Sidebars are located liberally throughout both sections. Each of these special-interest boxes has not only a descriptive heading but also an icon intended to provide a visual clue to the type of material found within. These sidebars are classified into four different types. The first, symbolized with an icon of the Greek letters, Alpha and Omega, deals with issues pertaining to the Greek text of 1 and 2 Thessalonians. The second, with an icon of an Ionic capital, covers the cultural context: how geographical, historical, political, or social information from the Greco-Roman world sheds light on Paul's words to the Thessalonian church. The third, with its icon of an open book, includes quotations from classic or contemporary literature that illuminate some aspect of the apostle's letter. The fourth, symbolized with a magnifying glass, provides the reader with a list of useful resources for further investigation.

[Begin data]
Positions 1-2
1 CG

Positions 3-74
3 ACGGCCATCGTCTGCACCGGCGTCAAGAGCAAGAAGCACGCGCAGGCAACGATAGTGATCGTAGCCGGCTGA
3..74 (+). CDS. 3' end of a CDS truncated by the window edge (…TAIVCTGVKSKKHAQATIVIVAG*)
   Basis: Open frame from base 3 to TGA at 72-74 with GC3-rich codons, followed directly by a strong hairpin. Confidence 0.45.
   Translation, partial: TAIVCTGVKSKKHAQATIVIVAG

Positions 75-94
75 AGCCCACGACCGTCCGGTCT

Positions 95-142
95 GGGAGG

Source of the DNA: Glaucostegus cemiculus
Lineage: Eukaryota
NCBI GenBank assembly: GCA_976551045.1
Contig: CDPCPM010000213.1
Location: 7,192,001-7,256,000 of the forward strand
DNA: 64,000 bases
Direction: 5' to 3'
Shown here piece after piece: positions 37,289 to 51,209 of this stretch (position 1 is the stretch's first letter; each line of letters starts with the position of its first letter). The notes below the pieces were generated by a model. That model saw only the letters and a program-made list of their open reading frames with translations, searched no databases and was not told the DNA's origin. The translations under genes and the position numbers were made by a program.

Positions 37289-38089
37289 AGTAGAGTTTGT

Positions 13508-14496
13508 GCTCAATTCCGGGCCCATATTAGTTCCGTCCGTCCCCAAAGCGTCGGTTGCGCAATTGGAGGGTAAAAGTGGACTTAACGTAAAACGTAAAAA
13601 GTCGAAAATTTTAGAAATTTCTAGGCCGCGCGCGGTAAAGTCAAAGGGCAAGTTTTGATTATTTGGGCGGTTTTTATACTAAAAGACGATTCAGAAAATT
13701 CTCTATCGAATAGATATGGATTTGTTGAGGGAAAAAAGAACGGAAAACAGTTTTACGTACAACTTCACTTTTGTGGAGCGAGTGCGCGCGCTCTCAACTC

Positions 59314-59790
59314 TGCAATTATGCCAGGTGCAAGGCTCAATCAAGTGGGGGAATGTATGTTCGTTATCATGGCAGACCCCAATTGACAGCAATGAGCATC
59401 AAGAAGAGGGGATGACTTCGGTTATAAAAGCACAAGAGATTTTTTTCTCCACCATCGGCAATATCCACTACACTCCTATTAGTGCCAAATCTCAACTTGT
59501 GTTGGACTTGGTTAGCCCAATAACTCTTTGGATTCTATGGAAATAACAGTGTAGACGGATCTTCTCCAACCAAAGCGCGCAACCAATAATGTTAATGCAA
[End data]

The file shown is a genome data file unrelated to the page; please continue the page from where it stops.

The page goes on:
A lot of effort has been put into producing a commentary on 1 and 2 Thessalonians that meets the series goal of making available serious scholarship in an accessible format, and that effort must be judged a success. This resulting volume presents its material in an inviting, visually rich format that will be appreciated not only by pastors, seminary students, and lay readers but also by academicians. In the midst of a plethora of commentary series currently on the market, the user-friendly format of this volume makes it stand out as an attractive option. Nevertheless, the discerning commentary buyer might worry that such a volume is, as the saying goes, "all style and no substance." We move, therefore, beyond the packaging of this volume to consider more carefully its contents.